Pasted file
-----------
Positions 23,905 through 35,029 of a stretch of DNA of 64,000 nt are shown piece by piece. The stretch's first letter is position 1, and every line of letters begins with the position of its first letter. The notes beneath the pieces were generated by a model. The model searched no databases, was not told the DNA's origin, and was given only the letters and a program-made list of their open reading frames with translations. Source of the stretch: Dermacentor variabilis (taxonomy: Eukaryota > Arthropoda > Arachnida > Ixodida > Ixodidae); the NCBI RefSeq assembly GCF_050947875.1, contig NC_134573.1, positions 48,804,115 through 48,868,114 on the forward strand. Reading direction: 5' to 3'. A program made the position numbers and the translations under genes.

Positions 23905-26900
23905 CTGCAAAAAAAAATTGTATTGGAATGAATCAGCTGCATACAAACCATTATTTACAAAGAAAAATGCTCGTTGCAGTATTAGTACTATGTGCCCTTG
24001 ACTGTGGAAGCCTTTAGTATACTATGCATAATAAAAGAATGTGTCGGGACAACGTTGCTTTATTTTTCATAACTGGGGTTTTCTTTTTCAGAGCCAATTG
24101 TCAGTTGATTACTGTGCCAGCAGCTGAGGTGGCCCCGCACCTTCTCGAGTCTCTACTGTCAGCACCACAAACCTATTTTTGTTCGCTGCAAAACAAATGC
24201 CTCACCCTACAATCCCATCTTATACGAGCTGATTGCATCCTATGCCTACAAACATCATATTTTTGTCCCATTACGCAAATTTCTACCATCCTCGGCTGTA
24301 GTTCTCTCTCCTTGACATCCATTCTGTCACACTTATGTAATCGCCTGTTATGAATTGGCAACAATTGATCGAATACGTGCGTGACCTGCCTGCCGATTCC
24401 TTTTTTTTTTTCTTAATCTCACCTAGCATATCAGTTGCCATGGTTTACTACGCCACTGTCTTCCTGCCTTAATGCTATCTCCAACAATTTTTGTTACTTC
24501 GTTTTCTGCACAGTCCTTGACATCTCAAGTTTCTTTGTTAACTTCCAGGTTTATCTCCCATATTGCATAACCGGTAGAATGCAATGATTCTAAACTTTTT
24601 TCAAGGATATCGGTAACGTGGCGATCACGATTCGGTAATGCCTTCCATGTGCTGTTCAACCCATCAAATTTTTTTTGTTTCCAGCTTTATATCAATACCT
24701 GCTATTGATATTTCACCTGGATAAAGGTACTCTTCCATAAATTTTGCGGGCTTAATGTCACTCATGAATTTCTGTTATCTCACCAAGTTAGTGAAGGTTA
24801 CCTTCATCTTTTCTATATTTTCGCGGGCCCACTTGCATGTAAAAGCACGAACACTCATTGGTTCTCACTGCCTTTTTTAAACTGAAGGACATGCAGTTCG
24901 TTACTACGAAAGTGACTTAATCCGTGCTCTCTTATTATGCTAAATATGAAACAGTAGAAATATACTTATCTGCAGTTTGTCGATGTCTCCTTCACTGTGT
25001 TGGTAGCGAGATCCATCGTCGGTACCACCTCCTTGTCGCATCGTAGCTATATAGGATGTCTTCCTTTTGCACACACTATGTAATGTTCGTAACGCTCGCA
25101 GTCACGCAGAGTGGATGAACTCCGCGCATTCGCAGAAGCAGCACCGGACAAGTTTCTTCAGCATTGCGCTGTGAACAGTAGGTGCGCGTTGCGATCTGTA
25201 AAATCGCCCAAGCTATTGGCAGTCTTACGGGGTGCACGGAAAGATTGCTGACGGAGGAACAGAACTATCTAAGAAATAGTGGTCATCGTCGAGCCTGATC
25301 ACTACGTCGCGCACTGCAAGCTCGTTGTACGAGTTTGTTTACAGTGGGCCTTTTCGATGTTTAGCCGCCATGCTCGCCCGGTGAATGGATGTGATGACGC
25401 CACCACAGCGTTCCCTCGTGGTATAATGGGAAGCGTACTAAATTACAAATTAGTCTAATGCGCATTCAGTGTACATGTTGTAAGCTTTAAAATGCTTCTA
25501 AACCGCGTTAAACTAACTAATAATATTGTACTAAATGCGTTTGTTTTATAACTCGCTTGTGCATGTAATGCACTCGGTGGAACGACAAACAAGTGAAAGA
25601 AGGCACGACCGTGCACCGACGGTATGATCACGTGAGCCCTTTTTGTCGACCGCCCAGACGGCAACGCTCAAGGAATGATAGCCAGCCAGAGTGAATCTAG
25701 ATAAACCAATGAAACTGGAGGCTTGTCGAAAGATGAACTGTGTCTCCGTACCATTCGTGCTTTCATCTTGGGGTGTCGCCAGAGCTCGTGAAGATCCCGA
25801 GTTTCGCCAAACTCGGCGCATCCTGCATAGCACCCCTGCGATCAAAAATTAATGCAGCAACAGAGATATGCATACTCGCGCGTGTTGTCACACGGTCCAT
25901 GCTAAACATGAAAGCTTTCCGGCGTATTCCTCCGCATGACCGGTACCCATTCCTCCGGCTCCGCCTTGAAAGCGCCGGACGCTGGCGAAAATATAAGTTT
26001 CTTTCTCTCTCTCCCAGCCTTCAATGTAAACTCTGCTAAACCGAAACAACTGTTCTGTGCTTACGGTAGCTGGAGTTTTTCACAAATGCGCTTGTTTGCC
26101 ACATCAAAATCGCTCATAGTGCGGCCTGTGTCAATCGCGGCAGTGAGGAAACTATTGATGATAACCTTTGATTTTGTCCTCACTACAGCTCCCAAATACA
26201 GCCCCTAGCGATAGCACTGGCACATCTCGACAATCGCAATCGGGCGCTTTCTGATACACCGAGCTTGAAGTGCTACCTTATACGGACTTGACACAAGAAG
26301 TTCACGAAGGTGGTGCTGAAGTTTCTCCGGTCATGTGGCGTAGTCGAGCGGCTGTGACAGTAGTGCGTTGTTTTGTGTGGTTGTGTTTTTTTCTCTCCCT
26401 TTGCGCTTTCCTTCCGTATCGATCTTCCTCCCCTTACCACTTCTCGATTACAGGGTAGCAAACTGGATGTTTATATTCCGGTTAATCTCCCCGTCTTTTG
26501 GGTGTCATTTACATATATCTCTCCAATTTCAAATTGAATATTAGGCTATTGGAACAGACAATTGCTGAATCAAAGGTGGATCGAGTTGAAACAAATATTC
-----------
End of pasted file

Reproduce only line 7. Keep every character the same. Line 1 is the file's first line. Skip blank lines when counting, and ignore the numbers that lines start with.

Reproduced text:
24301 GTTCTCTCTCCTTGACATCCATTCTGTCACACTTATGTAATCGCCTGTTATGAATTGGCAACAATTGATCGAATACGTGCGTGACCTGCCTGCCGATTCC